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Taking a look at the Order of the Golden Fleece

Towards the end of the Middle Ages, as chivalry and the golden age of knights started to become more and more irrelevant, there was a paradoxical surge in knightly culture. In particular, and of interest to this article, from the early 14th to the 15th century, it saw a sudden mushrooming of numerous orders of chivalry across Europe.

One of the last medieval orders to be formed was the Order of the Golden Fleece, which was founded by Duke Philip the Good of the Duchy of Burgundy in 1430. One of the most powerful men in Western Europe at the time, and something of a king-maker during the Hundred Years War between the kingdoms of England and France, Philip the Good created the Order of the Golden Fleece in honour of his wedding to Princess Isabella of Portugal. Another legend has it that the Duke heard his courtiers had taken to mocking a favoured lady of Bruges for the vibrancy of her hair, and so he took a lock of her hair and made it the badge of his new order.

Those familiar with English history, particularly that of King Edward III, may find this legend rather familiar to the story of how the Order of the Garter was founded, with the order’s founder seeking to defend the honour of a noblewoman from courtly detractors.

The legend is undoubtedly a work of chivalric romance, and it’s almost certain the Order was in fact named for the mythical Golden Fleece sought by Jason and the Argonauts in Greek mythology. The Bishop of Chalons, perhaps trying to explain away the apparent pagan namesake, associated the name with the fleece of Gideon, which soaked up the dew of Heaven. It’s also quite probable that the Duke had been intending to create such an order for a while, and his marriage to Isabella of Portugal simply provided an occasion august enough for it to be formally announced. In the age of feudal politics, knightly orders were a useful way to create tighter bonds between a lord and his vassals, and to further centralise power and influence within his court.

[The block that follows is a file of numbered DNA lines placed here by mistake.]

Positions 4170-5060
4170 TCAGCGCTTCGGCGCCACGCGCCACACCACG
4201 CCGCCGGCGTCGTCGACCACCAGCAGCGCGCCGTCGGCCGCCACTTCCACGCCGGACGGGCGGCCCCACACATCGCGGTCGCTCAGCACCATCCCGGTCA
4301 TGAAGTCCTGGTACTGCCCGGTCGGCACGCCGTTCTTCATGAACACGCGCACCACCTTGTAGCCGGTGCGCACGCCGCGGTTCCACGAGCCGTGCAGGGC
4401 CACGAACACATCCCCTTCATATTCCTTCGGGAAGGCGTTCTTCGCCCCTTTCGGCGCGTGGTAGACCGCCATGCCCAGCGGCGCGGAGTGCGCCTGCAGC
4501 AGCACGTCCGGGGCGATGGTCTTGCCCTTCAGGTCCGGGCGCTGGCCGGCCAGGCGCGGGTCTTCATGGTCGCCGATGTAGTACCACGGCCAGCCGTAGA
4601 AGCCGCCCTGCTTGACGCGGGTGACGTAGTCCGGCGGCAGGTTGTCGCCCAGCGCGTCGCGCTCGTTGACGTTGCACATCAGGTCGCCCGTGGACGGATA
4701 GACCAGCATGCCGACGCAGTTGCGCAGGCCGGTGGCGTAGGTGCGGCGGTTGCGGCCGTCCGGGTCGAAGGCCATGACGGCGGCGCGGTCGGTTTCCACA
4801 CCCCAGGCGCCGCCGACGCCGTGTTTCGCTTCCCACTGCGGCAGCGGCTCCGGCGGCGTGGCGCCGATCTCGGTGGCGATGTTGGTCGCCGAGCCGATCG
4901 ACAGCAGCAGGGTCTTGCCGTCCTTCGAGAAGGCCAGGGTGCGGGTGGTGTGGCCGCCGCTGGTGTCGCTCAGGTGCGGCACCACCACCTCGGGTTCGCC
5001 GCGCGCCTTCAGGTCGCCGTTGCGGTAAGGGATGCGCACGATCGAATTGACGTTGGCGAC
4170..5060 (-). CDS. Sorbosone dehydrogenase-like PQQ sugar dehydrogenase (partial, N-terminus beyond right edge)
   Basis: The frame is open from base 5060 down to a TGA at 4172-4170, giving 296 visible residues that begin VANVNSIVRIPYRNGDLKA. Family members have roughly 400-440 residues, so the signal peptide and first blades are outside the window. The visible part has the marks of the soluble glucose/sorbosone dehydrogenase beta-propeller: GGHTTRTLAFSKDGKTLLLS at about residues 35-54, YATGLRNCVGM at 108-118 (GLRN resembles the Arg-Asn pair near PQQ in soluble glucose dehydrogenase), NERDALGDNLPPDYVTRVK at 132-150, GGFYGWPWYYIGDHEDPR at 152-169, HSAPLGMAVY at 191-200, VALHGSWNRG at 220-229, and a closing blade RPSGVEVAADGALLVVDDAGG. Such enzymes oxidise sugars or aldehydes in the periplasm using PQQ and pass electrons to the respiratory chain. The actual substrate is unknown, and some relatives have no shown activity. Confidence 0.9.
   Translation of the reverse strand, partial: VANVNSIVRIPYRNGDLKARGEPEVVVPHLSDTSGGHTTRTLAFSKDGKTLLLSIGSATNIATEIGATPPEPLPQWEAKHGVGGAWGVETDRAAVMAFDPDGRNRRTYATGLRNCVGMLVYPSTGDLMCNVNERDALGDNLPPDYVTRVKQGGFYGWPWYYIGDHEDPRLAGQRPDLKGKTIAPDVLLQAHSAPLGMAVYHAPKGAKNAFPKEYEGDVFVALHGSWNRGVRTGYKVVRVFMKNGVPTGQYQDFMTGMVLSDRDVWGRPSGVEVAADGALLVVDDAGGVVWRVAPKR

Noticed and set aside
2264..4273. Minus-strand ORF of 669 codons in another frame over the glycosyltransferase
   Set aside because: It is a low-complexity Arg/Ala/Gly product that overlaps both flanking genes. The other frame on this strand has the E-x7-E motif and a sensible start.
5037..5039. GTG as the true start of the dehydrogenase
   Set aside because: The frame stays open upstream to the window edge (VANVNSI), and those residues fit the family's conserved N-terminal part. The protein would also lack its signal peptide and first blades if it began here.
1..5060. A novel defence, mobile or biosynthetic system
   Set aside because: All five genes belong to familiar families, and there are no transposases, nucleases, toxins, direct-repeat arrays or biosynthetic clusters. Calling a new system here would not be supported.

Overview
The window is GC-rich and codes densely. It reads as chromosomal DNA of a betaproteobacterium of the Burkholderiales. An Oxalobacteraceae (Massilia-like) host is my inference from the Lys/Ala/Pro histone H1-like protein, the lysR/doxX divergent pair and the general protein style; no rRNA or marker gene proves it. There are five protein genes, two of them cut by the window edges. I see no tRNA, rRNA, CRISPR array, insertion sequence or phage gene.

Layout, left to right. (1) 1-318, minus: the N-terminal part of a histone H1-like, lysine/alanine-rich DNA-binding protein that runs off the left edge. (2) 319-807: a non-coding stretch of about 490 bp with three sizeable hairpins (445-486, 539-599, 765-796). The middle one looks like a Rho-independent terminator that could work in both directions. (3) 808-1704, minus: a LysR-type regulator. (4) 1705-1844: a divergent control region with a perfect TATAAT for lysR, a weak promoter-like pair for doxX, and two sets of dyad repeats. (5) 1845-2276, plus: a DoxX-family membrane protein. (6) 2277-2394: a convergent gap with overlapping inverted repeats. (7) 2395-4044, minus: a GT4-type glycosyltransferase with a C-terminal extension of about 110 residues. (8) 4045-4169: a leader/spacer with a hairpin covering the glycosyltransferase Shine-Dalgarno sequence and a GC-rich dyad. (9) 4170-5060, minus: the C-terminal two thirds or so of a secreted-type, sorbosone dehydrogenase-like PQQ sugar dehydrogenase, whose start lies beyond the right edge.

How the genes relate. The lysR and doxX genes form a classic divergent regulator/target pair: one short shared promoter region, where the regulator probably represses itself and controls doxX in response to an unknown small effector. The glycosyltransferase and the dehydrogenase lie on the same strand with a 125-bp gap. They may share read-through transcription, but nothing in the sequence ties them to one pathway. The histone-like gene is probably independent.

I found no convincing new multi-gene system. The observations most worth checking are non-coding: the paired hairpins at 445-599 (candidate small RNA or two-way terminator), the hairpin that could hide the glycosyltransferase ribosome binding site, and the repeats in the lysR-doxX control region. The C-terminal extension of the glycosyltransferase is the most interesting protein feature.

By creating the Order of the Golden Fleece, Duke Philip the Good hoped to create the foundations of a stronger, more enduring state that could solidify its hold over his extensive Burgundian holdings. He may even have hoped it would provide a greater bulwark of protection against the King of France who, after his victory over the English at the end of the Hundred Years’ War, was cracking down on his more rebellious and fickle vassals.

The Order’s seat was placed in Dijon, and was dedicated to the Blessed Virgin Mary. Initially restricted to just 24 knights, the Order would eventually be expended to include 31, then 51. As well as giving the Duke his own fraternity of knights, Philip the Good also dedicated the Order to the promotion of knightly virtues and ideals, the glory of God, the protection of Catholicism and the Christian religion, and to give prestige and honour to the Dukes of Burgundy. The Order also functioned as a means of providing a place where disputes between knights could be settled.

If Philip the Good hoped to keep the Valois-Burgundy line supreme within Burgundy, he was to be very quickly disappointed. Not even a generation afterwards, his line became extinct in 1478 when his son, Charles the Bold, met a premature end in the Battle of Nancy, and the Burgundian territories passed to his son-in-law, Maximillian of Austria. It was then that the position of Master of Order of the Golden Fleece came to the hands of the Hapsburg family, where it would remain until the death of Charles II in 1700.